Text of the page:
Timeit is a module in the Python standard library that provides various functions for measuring the execution times of small portions of code. It can be used to compare different methods or implementations of algorithms and help understand performance tradeoffs. In this post, we’ll go over the
timeit module, its relevant functions, and a few examples. Check out the full code in the canvas below or read on to learn more.
The main two arguments you need are a statement (
stmt), as a string, to execute and the
number of times to execute the statement.
import timeit # Trivial example timeit.timeit(stmt = "[x**2 for x in range(0,10)]", number = 100)
Then you can repeat the time test using the convenient
repeatargument is how many times the iterations of the statement are repeated.
numberargument is passed to the
timeit()function, to determine how many times to run the statement.
timeit.repeat(repeat = 10, number = 1000)
[2.3720087483525276e-05, 2.3379921913146973e-05, 2.3350119590759277e-05, 2.3289816454052925e-05, 2.327980473637581e-05, 2.3269793018698692e-05, 2.326001413166523e-05, 2.327095717191696e-05, 2.326001413166523e-05, 2.3259781301021576e-05]
timeit.timeit(stmt, setup, number)
It's important to note that the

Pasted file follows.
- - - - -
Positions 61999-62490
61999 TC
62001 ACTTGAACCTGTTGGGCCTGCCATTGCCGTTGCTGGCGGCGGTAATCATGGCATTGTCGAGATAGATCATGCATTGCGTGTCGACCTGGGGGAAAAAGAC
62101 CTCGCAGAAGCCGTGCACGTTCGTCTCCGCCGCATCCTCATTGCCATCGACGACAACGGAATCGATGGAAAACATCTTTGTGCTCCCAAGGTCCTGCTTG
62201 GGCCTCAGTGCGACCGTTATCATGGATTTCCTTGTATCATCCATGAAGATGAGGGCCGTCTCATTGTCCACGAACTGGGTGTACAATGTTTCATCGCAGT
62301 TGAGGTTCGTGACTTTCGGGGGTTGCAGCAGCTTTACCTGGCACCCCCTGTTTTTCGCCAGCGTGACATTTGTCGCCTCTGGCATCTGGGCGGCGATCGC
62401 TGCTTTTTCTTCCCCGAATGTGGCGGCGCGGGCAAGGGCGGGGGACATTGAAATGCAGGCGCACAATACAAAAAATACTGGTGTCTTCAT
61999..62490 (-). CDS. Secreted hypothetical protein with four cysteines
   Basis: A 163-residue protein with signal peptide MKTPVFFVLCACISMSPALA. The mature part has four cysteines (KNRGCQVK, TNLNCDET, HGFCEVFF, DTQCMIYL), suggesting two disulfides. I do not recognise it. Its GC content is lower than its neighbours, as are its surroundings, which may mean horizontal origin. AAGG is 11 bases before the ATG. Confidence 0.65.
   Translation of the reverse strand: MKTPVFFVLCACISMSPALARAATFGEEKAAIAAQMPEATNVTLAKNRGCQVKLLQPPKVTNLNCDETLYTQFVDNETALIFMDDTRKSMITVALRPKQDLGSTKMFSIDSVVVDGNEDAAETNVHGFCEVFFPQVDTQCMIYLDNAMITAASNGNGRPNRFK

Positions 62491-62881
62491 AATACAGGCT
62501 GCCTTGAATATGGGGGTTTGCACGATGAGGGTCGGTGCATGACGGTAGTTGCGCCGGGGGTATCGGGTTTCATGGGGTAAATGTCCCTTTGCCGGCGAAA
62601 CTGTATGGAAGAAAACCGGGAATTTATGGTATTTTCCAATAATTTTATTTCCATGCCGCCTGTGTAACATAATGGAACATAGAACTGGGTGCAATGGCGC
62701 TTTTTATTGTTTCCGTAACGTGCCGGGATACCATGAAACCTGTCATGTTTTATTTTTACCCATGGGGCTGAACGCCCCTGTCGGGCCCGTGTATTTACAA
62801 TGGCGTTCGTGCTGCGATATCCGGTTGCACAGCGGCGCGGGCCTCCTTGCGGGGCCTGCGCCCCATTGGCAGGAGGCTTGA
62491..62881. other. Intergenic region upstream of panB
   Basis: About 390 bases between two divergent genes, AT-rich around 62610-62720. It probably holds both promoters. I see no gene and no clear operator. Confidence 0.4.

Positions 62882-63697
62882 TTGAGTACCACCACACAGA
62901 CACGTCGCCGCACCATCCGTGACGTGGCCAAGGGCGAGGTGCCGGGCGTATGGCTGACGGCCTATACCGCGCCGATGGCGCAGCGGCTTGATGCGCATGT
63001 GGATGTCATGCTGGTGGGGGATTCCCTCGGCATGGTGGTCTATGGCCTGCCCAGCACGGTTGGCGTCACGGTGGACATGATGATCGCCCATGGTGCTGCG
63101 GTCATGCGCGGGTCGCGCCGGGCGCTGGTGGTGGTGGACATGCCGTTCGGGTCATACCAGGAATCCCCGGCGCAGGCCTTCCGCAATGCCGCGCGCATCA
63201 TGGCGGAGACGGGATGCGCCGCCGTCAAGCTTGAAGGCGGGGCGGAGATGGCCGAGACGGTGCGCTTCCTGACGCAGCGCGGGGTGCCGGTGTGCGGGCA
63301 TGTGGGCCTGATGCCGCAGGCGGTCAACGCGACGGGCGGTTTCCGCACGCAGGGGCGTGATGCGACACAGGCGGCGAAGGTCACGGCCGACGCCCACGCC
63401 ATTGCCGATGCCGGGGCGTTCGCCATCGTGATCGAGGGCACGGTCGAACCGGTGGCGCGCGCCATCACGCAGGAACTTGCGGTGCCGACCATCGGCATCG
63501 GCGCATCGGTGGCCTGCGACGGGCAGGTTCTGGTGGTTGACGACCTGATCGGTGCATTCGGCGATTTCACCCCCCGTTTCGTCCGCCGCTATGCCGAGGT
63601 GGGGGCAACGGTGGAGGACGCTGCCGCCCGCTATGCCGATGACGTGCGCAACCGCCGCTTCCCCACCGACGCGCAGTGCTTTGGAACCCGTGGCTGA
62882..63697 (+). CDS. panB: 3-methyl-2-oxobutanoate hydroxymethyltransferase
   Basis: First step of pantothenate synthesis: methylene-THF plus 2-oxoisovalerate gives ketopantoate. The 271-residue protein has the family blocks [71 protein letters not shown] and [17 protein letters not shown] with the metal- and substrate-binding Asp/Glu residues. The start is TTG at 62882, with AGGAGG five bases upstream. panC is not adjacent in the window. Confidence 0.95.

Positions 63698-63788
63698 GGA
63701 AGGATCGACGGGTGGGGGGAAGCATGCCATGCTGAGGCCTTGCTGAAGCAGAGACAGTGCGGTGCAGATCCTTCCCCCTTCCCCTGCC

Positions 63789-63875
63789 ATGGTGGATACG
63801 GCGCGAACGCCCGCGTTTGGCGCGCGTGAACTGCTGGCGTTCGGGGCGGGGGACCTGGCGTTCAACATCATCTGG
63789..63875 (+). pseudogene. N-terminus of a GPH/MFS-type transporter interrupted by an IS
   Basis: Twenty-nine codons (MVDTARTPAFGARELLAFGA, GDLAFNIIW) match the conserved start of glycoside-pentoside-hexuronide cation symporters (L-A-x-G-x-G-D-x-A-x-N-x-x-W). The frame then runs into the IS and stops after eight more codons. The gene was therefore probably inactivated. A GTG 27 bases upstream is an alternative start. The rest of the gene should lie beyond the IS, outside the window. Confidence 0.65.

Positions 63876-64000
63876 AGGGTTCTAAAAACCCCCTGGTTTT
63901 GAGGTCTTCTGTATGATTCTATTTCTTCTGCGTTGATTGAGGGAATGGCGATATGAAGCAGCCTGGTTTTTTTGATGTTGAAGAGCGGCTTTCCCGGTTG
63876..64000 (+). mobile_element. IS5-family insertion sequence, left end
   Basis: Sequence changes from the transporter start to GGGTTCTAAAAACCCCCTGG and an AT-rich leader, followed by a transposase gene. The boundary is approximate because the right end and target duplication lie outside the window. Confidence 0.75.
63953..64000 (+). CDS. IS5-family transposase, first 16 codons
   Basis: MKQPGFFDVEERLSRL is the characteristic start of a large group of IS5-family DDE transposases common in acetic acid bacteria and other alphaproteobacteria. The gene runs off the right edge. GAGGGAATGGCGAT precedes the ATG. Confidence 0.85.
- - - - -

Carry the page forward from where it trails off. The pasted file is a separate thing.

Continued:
timeit() function works like a silo, unless otherwise configured, so if you need to define a function, for example, you need to do so within the function, using the
Just like with the
stmt argument, you can save the code as a string. Multi-line strings are necessary for defining functions, for loops, etc.
# Write function as string setup = """def fact_n(n): if n < 2: return 1 else: return n * fact_n(n-1) """ # Write statement to be timed stmt = """for x in range(0, 5): fact_n(x)""" # Time statement timeit.timeit(stmt = stmt, setup = setup, number = 1000)
Another way of using setup, is by invoking
__main__ through an
import statement. This way, you can import any functions that you've defined in your environment.
# Create and test function def fact_n(n): """This is a recursive, computationally expensive way to calculate a factorial""" if n < 2: return 1 else: return n * fact_n(n-1) print(fact_n(3)) print(fact_n(4)) # Time statement, importing function from __main__ timeit.timeit(stmt = stmt, setup = "from __main__ import fact_n", number = 1000)
6 24 0.001599042909219861
timeit.timeit(stmt, globals, n)
Lastly, if you want to have access to all global namespace, you can use the
globals argument, and set it equal to
# Create and test function def fact_n(n): """This is a recursive, computationally expensive way to calculate a factorial""" if n < 2: return 1 else: return n * fact_n(n-1) print(fact_n(3)) print(fact_n(4)) # Time statement, passing globals() to execute in global namespace timeit.timeit(stmt = stmt, globals = globals(), number = 1000)
6 24 0.0016628799494355917
Lastly, you can create a
Timer instance, and call the
repeat() functions on the
Timer instance. In this case, the Timer instance only needs
setup, and you only pass the
number argument directly into the
# Write function as string setup = """def fact_n(n): if n < 2: return 1 else: return n * fact_n(n-1) """ # Write statement to be timed stmt = """for x in range(0, 5): fact_n(x)""" # Instantiate Timer object, time statement t = timeit.Timer(stmt = stmt, setup = setup) t.timeit(number = 1000)
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